by Andrea Williams
Some invisible threshold has been passed, and Mt. Tam is a riot of color. Last month, seems only the blues of houndstongue (Cynoglossum grande) and ground iris (Iris macrosiphon) and the white of milkmaids (Cardamine californica) relieved the verdant carpet. Now, flowers of every hue greet me at every turn. The black oak’s (Quercus kellogii) young red leaves grow chartreuse and shiny above golden catkins; the evergreen madrones (Arbutus menziesii) are awash in creamy blossoms humming with bees. Flat footsteps-of-spring (Sanicula arctopoides) fade, while its sister-species coastal blacksnakeroot (S. laciniata) and Pacific blacksnakeroot (S. crassicaulis) shoot yellow flowers skyward, only to be outdone by purple shoe buttons (S. bipinnatifida). Bright California poppies (Eschscholzia californica) clamor from the hillsides, while red larkspur (Delphinium nudicaule) and magenta shooting-stars (Dodecatheon hendersonii) soften rocky banks. And, of course, the calypso orchids (Calypso bulbosa) nod like tiny pink stags below giant conifers.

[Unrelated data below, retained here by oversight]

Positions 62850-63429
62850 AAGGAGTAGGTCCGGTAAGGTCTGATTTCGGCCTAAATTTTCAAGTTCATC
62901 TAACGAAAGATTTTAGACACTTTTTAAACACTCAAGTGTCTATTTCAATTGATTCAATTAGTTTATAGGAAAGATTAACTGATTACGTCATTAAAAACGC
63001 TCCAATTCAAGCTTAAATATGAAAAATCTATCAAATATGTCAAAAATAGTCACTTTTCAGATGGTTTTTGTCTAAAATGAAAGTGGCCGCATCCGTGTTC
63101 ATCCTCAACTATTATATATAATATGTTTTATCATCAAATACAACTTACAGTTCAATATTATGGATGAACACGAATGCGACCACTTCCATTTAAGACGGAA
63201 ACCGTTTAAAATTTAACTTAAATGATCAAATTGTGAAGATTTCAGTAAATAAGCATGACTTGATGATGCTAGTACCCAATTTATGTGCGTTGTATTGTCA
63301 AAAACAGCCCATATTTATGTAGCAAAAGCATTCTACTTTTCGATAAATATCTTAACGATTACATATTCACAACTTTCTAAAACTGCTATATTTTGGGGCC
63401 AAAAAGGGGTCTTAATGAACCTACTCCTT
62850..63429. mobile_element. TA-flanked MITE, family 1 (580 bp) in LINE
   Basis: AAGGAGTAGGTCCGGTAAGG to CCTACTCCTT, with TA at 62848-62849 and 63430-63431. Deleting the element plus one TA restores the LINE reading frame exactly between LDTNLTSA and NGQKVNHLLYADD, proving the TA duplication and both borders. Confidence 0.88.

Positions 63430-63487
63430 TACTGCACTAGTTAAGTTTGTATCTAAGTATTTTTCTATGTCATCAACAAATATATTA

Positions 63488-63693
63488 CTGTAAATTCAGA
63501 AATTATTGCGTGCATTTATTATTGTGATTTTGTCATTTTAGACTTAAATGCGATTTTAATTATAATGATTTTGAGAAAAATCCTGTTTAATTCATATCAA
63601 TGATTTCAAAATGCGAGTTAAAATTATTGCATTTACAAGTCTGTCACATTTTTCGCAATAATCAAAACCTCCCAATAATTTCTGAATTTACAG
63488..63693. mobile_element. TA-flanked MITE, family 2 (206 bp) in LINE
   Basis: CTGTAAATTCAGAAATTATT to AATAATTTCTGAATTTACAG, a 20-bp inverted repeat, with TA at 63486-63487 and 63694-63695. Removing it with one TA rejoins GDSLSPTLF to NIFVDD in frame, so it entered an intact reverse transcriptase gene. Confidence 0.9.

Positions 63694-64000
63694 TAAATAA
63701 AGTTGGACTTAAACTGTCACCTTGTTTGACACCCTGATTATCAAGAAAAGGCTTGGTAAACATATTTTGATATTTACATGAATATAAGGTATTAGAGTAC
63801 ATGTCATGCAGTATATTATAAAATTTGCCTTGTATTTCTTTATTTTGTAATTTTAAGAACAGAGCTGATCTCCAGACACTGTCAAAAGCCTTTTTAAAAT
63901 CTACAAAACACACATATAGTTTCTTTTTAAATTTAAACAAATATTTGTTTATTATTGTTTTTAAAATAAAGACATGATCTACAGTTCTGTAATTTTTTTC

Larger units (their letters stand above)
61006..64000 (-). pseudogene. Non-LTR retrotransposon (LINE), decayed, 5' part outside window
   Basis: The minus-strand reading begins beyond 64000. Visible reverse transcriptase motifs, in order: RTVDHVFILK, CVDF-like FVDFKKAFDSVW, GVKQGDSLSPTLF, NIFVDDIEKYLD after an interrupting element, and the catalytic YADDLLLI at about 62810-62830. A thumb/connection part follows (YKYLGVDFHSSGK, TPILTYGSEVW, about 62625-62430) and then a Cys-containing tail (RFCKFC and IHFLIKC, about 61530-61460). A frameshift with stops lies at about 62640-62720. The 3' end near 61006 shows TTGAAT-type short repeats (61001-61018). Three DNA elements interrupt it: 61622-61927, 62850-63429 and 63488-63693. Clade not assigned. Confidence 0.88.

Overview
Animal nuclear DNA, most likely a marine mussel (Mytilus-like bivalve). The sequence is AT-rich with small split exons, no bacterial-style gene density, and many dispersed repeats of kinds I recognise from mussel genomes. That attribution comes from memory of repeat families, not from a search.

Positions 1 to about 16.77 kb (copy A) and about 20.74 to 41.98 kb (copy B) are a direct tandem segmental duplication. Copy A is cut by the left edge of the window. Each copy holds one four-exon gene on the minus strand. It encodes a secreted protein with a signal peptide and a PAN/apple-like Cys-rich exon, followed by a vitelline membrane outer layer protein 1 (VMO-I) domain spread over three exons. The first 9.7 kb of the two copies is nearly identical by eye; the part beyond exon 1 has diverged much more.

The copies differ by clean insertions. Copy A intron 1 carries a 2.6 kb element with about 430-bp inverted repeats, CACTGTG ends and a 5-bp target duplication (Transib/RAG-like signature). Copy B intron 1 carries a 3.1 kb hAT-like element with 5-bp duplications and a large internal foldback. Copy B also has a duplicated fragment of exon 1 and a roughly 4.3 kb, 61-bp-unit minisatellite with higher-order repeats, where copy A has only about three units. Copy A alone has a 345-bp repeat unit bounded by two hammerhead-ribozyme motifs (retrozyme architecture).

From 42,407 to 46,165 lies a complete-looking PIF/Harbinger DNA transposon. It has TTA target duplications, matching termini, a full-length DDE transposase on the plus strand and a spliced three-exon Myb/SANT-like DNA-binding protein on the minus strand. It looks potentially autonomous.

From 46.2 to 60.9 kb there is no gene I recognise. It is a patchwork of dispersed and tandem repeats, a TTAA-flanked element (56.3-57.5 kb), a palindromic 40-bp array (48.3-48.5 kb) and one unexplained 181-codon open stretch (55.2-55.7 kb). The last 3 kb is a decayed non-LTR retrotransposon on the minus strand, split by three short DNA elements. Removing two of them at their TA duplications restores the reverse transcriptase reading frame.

So many more plants are blooming than I have space to list! The Marin Chapter of the California Native Plant Society keeps a log of sightings; they and several other groups lead hikes in the area. Or, just come out to the Mountain and see what’s up!